Skip to comments.Why the Pilgrims Abandoned Communism
Posted on 11/22/2004 9:31:00 AM PST by bobjam
click here to read article
I remember this from last year, and I think it's good to read it every year. Thanks.
They didn't want to starve to death.
It seems that most, if not all, groups/societies, have started out cummunal in nature.
Good article. Could be an annual tradition.
I think there's a difference between what the pilgrims did and what Karl Marx proposed. The pilgrims pooled their resources together to help out the whole community and the people voted on their leaders every year, so they had a closer hand in what was happening. In theory, it was to help one another through their early harsh winters. Marx gave authority to an authoritarian state to run and redistribute wealth and sold the plan to the workers as a way to get their hands on something that wasn't theirs. But you're right. Collectivism and redistributed wealth never works because it takes away incentive. The Pilgrims discovered that early on and made the appropriate changes. Marx wanted to create a hierarchy where he would be one of the top few in command.
Rush has something about this in his first book.
That's why Hayek called it atavistic socialism.
should be read in all public (and nonpublic) schools as part of elementary history and economics.
I'm not familiar with Hayek.
good post, I would encourage everyone to tune into Rush in the third hour on Wednesday, he'll read the real story of Thanksgiving that covers a good bit of this also.
Always worth reading.
Nice to see schools hop right on board to tell this side of history (not).
I hope this clears it up for you.
Because it doesn't work. When people wake up and realize the masses are working their collective tails off so that the few can live like lazy kings, it ends.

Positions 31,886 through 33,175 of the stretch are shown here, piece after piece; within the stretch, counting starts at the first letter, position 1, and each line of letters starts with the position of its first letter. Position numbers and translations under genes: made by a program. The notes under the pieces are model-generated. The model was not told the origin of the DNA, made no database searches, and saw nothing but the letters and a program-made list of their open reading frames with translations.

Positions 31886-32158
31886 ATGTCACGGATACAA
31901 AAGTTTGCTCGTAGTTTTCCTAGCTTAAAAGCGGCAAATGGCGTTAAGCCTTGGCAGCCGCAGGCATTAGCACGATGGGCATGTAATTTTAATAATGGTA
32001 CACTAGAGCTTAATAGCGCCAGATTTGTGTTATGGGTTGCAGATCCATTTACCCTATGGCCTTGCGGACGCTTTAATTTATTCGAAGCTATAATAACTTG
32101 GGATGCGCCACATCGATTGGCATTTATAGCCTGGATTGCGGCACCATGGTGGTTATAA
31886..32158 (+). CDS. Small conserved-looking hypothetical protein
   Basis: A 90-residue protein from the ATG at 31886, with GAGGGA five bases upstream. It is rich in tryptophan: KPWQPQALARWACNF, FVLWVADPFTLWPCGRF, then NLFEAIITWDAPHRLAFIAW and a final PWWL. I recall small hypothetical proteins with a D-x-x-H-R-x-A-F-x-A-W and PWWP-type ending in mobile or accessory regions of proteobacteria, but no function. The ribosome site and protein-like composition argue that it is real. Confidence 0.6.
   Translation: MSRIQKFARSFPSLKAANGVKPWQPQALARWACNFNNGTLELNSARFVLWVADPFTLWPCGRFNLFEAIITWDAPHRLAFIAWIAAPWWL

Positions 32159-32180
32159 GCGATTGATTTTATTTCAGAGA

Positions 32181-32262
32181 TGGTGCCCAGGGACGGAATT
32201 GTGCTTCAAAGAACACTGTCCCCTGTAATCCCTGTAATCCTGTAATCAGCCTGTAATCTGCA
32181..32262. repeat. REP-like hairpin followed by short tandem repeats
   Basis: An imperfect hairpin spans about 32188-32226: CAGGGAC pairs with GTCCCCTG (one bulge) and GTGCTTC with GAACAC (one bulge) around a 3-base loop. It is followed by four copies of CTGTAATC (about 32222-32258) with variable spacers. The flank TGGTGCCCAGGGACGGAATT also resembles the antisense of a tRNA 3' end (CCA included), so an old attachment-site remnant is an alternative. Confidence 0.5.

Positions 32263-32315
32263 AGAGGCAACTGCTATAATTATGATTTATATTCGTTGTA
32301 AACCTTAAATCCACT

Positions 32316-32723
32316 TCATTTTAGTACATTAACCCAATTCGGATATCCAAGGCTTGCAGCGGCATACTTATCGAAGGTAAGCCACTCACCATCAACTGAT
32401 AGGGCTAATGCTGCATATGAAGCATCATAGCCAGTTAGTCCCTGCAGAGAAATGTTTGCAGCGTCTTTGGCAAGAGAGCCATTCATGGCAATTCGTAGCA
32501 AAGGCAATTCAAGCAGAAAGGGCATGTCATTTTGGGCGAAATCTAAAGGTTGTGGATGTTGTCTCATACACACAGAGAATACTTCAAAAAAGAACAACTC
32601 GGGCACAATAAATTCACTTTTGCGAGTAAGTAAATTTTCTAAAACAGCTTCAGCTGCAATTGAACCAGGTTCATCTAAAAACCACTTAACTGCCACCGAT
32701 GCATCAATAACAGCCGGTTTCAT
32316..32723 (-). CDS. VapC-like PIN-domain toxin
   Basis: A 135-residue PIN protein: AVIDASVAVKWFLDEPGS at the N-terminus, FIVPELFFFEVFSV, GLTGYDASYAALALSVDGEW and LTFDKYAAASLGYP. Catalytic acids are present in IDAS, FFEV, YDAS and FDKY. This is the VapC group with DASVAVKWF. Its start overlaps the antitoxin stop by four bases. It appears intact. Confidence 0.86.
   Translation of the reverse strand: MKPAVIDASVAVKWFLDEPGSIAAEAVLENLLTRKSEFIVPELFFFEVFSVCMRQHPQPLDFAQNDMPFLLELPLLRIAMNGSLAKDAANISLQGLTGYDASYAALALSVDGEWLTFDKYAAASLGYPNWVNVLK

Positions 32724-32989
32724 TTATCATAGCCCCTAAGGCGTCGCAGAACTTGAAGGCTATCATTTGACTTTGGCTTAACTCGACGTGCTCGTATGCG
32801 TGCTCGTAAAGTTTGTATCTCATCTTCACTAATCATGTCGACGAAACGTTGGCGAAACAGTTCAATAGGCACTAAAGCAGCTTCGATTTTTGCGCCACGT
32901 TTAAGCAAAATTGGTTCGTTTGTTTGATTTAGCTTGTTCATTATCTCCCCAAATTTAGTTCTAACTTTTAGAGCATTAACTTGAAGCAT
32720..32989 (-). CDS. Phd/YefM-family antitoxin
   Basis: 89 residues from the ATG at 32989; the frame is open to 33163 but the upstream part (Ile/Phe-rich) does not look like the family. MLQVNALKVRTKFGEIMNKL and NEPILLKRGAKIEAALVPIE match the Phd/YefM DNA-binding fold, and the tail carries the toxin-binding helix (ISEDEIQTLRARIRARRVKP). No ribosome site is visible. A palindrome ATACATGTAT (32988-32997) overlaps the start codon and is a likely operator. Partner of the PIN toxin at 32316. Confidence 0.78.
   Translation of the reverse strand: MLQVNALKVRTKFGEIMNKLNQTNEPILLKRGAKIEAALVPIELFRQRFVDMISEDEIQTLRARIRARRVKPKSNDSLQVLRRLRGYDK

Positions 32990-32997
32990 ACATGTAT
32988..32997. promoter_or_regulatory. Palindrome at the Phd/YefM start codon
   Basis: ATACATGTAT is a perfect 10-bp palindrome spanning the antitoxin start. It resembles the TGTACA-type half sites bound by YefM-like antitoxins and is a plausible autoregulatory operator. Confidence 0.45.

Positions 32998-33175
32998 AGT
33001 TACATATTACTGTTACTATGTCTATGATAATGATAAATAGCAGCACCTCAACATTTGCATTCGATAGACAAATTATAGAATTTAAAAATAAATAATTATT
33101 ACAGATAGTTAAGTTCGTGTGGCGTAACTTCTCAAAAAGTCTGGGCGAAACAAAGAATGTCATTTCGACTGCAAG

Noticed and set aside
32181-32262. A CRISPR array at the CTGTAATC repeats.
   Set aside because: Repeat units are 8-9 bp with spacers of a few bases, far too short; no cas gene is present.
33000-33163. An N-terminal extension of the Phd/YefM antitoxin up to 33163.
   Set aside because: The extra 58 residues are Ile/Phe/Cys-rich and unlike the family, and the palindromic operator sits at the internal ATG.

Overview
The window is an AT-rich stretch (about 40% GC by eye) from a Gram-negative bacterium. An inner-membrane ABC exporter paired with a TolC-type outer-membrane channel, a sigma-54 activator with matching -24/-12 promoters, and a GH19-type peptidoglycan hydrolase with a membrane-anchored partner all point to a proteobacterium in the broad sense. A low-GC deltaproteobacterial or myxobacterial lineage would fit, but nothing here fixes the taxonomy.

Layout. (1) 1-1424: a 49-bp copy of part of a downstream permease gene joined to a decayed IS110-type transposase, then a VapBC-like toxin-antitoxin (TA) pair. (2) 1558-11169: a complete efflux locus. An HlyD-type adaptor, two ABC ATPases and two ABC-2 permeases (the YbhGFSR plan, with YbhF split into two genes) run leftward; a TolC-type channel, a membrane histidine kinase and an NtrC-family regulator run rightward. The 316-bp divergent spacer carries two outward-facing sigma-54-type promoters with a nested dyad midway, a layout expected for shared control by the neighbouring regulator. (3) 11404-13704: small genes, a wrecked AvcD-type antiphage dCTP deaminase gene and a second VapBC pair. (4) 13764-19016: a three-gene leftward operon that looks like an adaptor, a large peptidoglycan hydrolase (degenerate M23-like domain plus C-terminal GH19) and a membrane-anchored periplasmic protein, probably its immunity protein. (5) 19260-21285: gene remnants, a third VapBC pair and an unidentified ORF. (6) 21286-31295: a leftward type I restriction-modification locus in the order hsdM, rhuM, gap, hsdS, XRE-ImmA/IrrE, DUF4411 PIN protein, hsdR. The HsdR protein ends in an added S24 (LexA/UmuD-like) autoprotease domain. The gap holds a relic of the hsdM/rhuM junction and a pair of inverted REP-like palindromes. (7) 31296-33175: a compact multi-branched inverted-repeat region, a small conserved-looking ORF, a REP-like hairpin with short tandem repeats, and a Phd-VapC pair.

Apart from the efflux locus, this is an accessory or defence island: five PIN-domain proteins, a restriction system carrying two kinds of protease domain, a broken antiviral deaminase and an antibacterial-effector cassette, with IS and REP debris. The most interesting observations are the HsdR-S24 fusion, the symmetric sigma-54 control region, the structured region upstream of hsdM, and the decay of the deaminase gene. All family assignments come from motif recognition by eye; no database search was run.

Such communal resolve serves it's purpose at times. In early Neolithic communities, it was perhaps the only viable manner in which to exist. During severe warfare, socialistic tendencies arise in societies as a means of mutual protection for the culture in question. However, it is an inadequate means to sustain a society outside of severe circumstances.
As a society evolves there is less and less a cohesive force to bind a community to such behavior. Self interest and individuality develop further and those who produced are more inclined to focus on their individual family groups rather than the community. The betterment of one's own family group overrides the need to improve the overall state of the community.
Thus the ideals of Capitalism are so appropriate for an evolving society. Performance and excellence are rewarded by the enhancement of the quality of life for the individuals family group. Returns of such wealth to the community are made on a voluntary basis, but not made on the basis of survival for the community itself.
In this environment, Socialism and Communism are societal poison. The redistribution of wealth earned by the individual done for no other need than perceived "fairness" destroys one's motivation to strive for and achieve excellence. Under such conditions implied by socialism, a society begins to decay.
The Pilgrims apparently understood this. For the survival of their culture, they progressed into a more suitable system to not only promote the survival of their society, but to raise it to a level still yet undreamed of in some parts of the world.
To read later
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